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A Salute to New York Concertmaster

Glenn Dicterow

Glenn Dicterow

The New York Philharmonic, Thursday at 8:00 PM

“Strauss must have hated violinists because he wrote the most challenging, impossibly hard licks for the violin.”

—Glenn Dicterow, concertmaster of the New York Philharmonic

New York Philharmonic concertmaster Glenn Dicterow gets to share the spotlight (or hot seat) on Thursday’s broadcast of the New York Philharmonic when they perform Ein Heldenleben by Richard Strauss. He comments, “That’s one way to get one’s feet wet: trial by fire. Strauss must have hated violinists because he wrote the most challenging, impossibly hard licks for the violin. It ends with one of the most heavenly dialogues that Strauss ever wrote for solo violin and horn.”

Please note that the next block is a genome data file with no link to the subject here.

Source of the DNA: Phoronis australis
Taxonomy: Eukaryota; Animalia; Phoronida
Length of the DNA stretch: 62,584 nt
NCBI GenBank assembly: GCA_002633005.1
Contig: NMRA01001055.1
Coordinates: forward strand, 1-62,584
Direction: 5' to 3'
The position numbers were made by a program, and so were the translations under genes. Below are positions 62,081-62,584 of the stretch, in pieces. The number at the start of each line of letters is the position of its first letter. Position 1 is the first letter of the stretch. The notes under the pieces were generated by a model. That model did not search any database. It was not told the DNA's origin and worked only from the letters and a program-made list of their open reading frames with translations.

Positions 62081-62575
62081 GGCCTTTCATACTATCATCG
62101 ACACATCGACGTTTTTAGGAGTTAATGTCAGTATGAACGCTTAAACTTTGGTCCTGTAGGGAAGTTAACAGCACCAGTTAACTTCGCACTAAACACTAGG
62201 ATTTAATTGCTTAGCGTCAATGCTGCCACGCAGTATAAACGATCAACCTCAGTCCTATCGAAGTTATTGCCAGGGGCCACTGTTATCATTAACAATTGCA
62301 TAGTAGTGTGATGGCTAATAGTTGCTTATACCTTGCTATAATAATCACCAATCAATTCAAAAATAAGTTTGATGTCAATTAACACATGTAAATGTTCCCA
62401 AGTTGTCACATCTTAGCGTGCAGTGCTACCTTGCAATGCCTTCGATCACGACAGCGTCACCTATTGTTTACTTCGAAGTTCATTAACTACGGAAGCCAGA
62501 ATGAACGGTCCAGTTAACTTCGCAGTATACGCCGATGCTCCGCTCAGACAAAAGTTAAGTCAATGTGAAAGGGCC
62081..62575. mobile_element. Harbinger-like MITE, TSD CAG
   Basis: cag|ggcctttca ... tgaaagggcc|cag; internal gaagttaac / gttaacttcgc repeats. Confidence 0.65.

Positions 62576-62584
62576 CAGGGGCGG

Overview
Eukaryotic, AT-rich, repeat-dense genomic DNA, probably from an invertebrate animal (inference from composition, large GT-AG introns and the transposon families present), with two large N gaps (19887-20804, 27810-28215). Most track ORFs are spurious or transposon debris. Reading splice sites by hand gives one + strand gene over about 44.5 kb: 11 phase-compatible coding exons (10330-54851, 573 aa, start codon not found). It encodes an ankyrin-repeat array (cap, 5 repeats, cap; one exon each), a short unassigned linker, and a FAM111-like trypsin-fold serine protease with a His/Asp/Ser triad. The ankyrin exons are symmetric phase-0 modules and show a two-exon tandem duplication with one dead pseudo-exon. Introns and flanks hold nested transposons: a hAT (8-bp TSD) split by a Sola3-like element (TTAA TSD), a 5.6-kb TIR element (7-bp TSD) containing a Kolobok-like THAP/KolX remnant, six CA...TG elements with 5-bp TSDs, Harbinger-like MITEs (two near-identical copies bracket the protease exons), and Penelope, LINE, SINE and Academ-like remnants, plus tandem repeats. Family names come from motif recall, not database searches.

It is worth taking a moment to consider the career of this orchestral player. He was eleven when he first stood before a major orchestra—and he did it with one of the toughest pieces in the repertoire: the Tchaikovsky Violin Concerto. That was with his hometown band, the Los Angeles Philharmonic; it would be nice to think he had a little help from his dad, who was principal second violin, but nothing but talent and hard work gets a player through that piece. The younger Dicterow’s New York Philharmonic debut followed at age 18, again as soloist in the Tchaikovsky Violin Concerto. Mr. Dicterow became the Philharmonic’s concertmaster in 1980, a post he’ll keep through the end of the 2013-2014 season.

It’s been a tradition for the concertmaster to solo with the orchestra each year. In June he will play the Beethoven Triple Concerto with Yefim Bronfman and Carter Brey. Mr. Dicterow will be heading home to southern California to teach at USC’s Thornton School of Music.

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